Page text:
Here are the blocks - http://www.toysrus.com/product/index.jsp?productId=3568423

    The shape sorting top to that bucket makes them fun for kids to put away. Seriously, this is one of the only toys that Joe will really help put away.

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  8. My oldest son didn't start speaking more than a few words until he was two and a half. I had him referred for speech therapy and they gave me some really useful tips but by the time his appointment came around months later he was talking in full sentences. He is now a lot easier to understand than many children his age. It sounds like Joe's speech is coming on well now anyway (and this post is from a few months ago) but the tips included offering a choice, so "do you want an apple or a banana?" instead of just "do you want an apple?" and then saying lots of different things about the apple until you sound a bit crazy, "you want to eat an apple, this big green apple, this lovely juicy apple, etc".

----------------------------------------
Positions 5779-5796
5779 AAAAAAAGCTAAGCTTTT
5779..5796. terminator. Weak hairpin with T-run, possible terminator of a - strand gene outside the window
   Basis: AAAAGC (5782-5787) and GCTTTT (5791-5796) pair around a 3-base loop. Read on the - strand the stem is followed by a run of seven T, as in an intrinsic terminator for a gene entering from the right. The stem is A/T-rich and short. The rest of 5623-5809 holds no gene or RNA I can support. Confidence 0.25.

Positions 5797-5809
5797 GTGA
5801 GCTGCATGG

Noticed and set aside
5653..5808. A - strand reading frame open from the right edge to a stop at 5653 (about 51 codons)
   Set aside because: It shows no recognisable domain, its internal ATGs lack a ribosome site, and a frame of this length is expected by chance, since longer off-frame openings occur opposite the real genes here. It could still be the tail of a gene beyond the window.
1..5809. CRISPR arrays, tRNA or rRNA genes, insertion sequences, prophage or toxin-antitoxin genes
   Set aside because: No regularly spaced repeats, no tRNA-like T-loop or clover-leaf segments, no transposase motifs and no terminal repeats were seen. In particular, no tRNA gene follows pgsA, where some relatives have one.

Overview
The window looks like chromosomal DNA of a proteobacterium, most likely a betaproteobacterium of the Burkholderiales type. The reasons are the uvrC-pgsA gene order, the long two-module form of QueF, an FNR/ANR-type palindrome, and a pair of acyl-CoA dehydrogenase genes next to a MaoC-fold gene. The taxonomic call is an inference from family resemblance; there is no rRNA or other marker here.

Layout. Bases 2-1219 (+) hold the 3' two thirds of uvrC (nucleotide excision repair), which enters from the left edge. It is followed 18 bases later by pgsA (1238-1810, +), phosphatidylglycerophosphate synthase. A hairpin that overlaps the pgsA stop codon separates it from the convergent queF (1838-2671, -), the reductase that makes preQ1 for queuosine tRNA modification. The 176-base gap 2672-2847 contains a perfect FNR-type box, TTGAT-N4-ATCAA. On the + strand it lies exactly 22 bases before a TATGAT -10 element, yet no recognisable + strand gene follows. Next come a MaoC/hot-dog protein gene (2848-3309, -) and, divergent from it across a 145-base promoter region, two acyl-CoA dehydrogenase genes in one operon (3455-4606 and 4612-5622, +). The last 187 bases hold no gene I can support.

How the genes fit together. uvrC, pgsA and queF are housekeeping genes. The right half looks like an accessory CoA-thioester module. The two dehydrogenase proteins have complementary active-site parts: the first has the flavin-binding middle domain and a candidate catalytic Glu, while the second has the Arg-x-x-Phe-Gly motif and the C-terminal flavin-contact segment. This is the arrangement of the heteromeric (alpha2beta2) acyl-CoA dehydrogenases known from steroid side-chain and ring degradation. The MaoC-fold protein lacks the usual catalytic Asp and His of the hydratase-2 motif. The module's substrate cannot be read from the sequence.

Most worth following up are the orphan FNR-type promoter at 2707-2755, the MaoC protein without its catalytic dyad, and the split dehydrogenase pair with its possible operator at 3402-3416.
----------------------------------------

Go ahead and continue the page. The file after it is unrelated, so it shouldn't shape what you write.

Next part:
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  9. Hi Laura! Yeah, Joe is talking a lot more now, and there are lots of exciting new developments (like counting!) but he does not speak in "complete sentences" yet (he rarely uses pronouns or articles, for example) and he is still quite difficult to understand. So he'll probably be in speech therapy for a while yet. Hopefully, like your son, this will set him up for great diction for life! I've been meaning to post an update on his speech progress - soon!

    Believe me, we know and use all the tricks! Speech therapy has definitely helped Joe, but not nearly as much as it has helped my husband and I learn to work with Joe in his everyday life.